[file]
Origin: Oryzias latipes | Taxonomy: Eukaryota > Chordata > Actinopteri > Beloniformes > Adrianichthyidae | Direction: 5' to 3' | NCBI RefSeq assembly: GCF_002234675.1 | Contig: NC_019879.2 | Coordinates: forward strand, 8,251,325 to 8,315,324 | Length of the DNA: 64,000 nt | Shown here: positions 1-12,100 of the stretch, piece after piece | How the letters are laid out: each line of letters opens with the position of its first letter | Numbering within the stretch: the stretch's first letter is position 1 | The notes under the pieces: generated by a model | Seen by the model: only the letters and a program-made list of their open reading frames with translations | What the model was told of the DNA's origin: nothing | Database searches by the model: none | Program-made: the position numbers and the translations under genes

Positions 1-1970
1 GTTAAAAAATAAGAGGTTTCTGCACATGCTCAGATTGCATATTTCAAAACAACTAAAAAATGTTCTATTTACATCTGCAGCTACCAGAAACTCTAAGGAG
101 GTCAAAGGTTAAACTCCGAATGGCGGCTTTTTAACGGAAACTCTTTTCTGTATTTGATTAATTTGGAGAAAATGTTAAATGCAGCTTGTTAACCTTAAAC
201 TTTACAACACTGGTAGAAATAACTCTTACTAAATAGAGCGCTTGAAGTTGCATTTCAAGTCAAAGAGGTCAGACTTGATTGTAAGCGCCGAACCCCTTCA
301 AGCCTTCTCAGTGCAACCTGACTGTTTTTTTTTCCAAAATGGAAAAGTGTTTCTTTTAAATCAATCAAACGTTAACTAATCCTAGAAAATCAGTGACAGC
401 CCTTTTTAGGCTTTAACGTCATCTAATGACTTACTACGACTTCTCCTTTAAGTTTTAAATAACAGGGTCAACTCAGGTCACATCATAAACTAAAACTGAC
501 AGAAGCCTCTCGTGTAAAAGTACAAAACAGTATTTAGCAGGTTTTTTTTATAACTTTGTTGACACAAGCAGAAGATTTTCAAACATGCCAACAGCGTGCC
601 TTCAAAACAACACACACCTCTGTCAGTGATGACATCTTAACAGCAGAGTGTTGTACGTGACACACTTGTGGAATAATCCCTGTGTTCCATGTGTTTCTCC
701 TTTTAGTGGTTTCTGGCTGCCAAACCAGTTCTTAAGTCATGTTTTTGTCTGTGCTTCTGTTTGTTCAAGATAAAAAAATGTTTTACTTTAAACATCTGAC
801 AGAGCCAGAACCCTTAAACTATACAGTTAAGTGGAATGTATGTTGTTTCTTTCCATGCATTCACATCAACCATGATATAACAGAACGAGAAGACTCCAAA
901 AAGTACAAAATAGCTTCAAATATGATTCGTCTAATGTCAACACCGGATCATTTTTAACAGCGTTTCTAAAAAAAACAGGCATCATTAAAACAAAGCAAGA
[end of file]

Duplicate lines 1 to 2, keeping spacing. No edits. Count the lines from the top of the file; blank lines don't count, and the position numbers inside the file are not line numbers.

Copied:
Origin: Oryzias latipes | Taxonomy: Eukaryota > Chordata > Actinopteri > Beloniformes > Adrianichthyidae | Direction: 5' to 3' | NCBI RefSeq assembly: GCF_002234675.1 | Contig: NC_019879.2 | Coordinates: forward strand, 8,251,325 to 8,315,324 | Length of the DNA: 64,000 nt | Shown here: positions 1-12,100 of the stretch, piece after piece | How the letters are laid out: each line of letters opens with the position of its first letter | Numbering within the stretch: the stretch's first letter is position 1 | The notes under the pieces: generated by a model | Seen by the model: only the letters and a program-made list of their open reading frames with translations | What the model was told of the DNA's origin: nothing | Database searches by the model: none | Program-made: the position numbers and the translations under genes

Positions 1-1970